The Canterbury Sisters by Kim Wright

CanterburyThe Canterbury Sisters by Kim Wright
Published: May 19, 2015
Publisher: Gallery Books
Genre: Fiction|Literary/Family Life/Contemporary Women
Edition: Kindle, 336 pages
ASIN: B00MK395D8
Source: NetGalley

The Canterbury Sisters

Che Milan’s life is falling apart. Not only has her longtime lover abruptly dumped her, but her eccentric, demanding mother has recently died. When an urn of ashes arrives, along with a note reminding Che of a half-forgotten promise to take her mother to Canterbury, Che finds herself reluctantly undertaking a pilgrimage.

Within days she joins a group of women who are walking the sixty miles from London to the shrine of Becket in Canterbury Cathedral, reputed to be the site of miracles. In the best Chaucer tradition, the women swap stories as they walk, each vying to see who can best describe true love. Che, who is a perfectionist and workaholic, loses her cell phone at the first stop and is forced to slow down and really notice the world around her, perhaps for the first time in years.

Through her adventures along the trail, Che finds herself opening up to new possibilities in life and discovers that the miracles of Canterbury can take surprising forms.

(Synopsis and image via Goodreads)

Ordinarily, I share a quote from the book I’m reviewing. However, I received an ARC before publication of this book. At the publisher’s request, ARC readers were asked not to quote from the copy received.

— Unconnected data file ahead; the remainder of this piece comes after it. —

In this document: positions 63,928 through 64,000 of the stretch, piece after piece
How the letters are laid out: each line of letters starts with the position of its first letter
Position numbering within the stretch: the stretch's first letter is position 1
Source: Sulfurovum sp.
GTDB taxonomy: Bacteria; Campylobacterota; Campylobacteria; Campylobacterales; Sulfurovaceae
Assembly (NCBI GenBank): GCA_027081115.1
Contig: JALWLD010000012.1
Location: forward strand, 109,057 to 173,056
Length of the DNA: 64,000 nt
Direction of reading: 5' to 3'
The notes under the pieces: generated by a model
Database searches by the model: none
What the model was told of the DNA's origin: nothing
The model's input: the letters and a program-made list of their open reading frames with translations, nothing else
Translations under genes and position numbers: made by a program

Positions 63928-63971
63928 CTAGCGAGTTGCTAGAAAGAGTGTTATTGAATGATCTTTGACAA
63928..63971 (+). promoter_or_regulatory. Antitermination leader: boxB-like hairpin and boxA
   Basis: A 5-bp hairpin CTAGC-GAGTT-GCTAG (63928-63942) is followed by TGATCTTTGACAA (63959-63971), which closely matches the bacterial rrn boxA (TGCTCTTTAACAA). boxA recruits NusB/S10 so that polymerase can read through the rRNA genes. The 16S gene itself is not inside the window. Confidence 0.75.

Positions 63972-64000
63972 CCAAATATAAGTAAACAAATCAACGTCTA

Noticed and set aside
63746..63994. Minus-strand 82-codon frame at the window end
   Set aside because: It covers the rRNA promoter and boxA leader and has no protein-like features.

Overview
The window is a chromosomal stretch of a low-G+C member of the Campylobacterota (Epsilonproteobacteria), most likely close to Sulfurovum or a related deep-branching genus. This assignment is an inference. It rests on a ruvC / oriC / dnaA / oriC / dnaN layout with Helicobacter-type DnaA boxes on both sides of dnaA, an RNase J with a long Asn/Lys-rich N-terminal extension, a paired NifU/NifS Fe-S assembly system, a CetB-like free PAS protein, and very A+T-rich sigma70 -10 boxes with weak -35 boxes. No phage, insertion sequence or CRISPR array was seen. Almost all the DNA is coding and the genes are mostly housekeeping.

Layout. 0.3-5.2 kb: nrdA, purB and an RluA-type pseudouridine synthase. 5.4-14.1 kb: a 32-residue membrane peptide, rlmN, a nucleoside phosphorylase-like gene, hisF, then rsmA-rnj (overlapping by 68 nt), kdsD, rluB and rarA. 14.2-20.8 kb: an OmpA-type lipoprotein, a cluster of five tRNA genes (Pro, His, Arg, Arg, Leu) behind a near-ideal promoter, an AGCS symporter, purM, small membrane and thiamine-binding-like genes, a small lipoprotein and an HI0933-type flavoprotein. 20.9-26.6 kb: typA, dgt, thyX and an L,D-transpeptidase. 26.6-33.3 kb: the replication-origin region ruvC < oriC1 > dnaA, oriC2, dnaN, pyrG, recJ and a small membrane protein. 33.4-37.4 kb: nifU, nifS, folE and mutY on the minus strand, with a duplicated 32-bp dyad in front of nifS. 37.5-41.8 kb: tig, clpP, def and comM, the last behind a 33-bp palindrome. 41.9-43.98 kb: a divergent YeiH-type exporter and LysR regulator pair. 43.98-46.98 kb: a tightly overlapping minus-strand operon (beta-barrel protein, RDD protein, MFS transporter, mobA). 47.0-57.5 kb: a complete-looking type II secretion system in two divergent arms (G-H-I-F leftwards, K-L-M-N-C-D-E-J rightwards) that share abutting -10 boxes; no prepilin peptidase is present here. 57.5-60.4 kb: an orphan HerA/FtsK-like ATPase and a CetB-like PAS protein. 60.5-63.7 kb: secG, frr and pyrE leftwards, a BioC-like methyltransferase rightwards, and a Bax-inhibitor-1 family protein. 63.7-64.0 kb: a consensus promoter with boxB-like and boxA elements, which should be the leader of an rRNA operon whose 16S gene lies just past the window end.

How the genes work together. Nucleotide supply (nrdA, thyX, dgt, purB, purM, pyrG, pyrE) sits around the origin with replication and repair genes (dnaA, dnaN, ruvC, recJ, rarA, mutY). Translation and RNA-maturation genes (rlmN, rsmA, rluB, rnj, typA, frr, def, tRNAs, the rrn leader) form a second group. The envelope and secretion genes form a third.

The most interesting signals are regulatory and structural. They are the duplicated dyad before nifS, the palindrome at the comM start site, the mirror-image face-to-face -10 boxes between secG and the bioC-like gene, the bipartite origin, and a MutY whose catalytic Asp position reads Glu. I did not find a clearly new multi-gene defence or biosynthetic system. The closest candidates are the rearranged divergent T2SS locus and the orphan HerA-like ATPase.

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Currently, as a writer in the process of completing a manuscript, I’m pondering titles and book covers. Both are important in attracting readers. With The Canterbury Sisters, both captured my imagination and interest.

In high school and college, The Canterbury Tales fascinated me by present a time and places I’d no idea existed until then and likely would never see for myself. Likewise, the cover transported me to all things feminine–tea, fancy tea parties, women chatting.

The setting is in Canterbury, but there are no fancy tea parties. Consumption of tea is apparent, but the women chatting are not all fast friends. This lends an air of mystery to the real story we are reading.

Che Milan is the woman in our “real story” trekking off to Canterbury with her mother’s ashes. A promise Che made and now feels compelled to keep. Compounding her frustration is the sudden departure of her longtime boyfriend in a most sudden fashion.

In a series of coincidences, Che meets up with a group of woman in Canterbury with whom she can travel. As the synopsis states, the women adopt the Chaucer tradition of swapping stories as they walk.

Each story uncovers a layer of the woman sharing her story leaving them with a bit of personal vulnerability thrown into the mix of their days. If not for their ages in the “real story,” I would call this a lovely coming of age story. But these women, all of them but their guide and one woman’s teenage daughter, are in midlife or past. Yet, we all change with the changing seasons of our lives and often need to shed a layer or two.

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This is a good book for summer reading or a lazy fall afternoon when the rains have begun and the leaves are falling.

The women are quirky but loveable, and Che finds herself drawn to each one for a specific reason. Watching those relationships evolve was, for me, a transformative experience. After all, I am one of those well beyond her “coming of age” season.

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Meet Kim Wright:

Access Kim’s Goodreads author bio by clicking here or follow her on Twitter.

FCC Disclosure: I received a copy of The Canterbury Sisters from the publisher via NetGalley in exchange for a fair and honest review. Opinions expressed are solely my own.

Affiliate Disclosure: I do not have affiliate relationships with Amazon or Barnes and Noble, or with any independent bookstore.

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